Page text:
We did eventually find Logan some shoes to wear, which was a pretty major accomplishment. After asking numerous shop owners if they carried his size, I eventually got a yes from a salesperson at a Converse store in a nearby shopping mall. Logan paid a lot for the shoes (I think it was about the equivalent of USD$80), but it was worth it to know we could actually go out.
A few highlights that I should probably mention: We really enjoyed Buenos Aires’ greenery, parks and architecture. Buenos Aires is called the “Paris of South America” because of the European-style architecture in the wealthy areas of the city. We took a bike tour in which we got to explore the neighborhoods of BA and bike down gorgeous streets and boulevards, learning about Argentina’s political history (I still feel like I have SO much more to learn about that), exploring the famous La Recoleta Cemetery, and talking with fellow travelers.
Speaking of La Recoleta, it’s a touristy spot to be sure, but it’s an incredibly interesting landmark. I’ve seen above-ground graves before, both in Paris and in New Orleans, but I’ve never seen anything like La Recoleta. The graves are bonafide mini-chapels, decorated with expensive statues, lights, candles, and fresh bouquets. The contrast between plots is stark, as families with ample resources are able to employ keepers to ensure their families’ shrines stay clean and well-decorated. The graves of families whose bloodlines are either no longer of means or no longer exist fall into disrepair.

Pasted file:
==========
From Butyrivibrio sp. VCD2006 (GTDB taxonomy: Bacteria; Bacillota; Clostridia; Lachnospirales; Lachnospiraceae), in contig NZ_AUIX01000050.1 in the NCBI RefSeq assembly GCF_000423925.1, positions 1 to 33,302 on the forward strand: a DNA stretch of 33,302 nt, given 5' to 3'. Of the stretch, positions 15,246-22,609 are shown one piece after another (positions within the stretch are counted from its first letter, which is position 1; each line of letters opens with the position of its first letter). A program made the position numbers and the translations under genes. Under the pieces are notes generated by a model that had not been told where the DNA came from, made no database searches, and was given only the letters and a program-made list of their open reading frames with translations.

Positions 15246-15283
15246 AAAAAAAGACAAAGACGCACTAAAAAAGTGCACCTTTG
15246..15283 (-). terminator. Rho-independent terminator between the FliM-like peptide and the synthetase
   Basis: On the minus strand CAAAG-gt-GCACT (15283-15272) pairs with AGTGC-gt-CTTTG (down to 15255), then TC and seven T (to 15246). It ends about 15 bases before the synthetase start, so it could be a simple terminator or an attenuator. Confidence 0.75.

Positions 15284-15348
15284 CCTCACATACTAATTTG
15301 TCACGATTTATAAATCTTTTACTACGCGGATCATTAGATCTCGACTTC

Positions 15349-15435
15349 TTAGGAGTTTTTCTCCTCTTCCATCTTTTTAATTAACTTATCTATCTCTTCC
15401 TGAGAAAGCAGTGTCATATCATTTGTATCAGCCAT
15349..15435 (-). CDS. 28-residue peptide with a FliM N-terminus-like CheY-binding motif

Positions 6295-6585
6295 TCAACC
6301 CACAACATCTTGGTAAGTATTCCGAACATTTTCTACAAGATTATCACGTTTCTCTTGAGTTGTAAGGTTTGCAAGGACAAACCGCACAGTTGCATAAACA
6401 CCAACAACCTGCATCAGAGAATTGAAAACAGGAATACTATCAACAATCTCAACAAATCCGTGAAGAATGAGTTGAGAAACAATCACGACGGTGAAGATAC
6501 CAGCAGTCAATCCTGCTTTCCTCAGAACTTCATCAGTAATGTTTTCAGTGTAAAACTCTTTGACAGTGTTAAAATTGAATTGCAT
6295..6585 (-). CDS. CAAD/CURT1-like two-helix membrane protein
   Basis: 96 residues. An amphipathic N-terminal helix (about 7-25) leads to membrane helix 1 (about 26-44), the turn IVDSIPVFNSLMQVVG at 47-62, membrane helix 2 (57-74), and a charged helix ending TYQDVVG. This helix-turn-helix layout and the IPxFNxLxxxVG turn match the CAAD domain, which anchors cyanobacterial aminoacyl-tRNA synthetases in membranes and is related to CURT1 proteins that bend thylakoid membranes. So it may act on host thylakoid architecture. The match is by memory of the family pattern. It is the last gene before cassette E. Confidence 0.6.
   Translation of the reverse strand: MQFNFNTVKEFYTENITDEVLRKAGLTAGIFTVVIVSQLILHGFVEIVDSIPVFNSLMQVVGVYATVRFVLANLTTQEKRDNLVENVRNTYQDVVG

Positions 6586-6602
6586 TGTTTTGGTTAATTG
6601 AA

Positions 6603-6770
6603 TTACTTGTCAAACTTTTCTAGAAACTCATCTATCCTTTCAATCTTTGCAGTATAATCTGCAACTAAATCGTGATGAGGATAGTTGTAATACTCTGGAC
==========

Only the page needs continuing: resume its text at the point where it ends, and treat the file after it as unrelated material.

It’s a good allegory for the political history of Argentina, which has been fraught with corruption, political turmoil, socialist revolutions and subsequent coups. I’m obviously not going to recite the political history of Argentina here, but suffice it to say that the people of Argentina have been through a lot, and seem to have come out on the other side with a lot of perspective.
We also got tickets to a tango show, before which we took a tango lesson of our own. I doubt our tango lesson was the most authentic way to experience tango; from what I’ve read, tango clubs are pretty intense, and I didn’t want to go and gape at the locals like some weird tourist. But the show was impressive, and we got a little taste of tango without getting in over our heads. The food was less than ideal but the dancing was fantastic.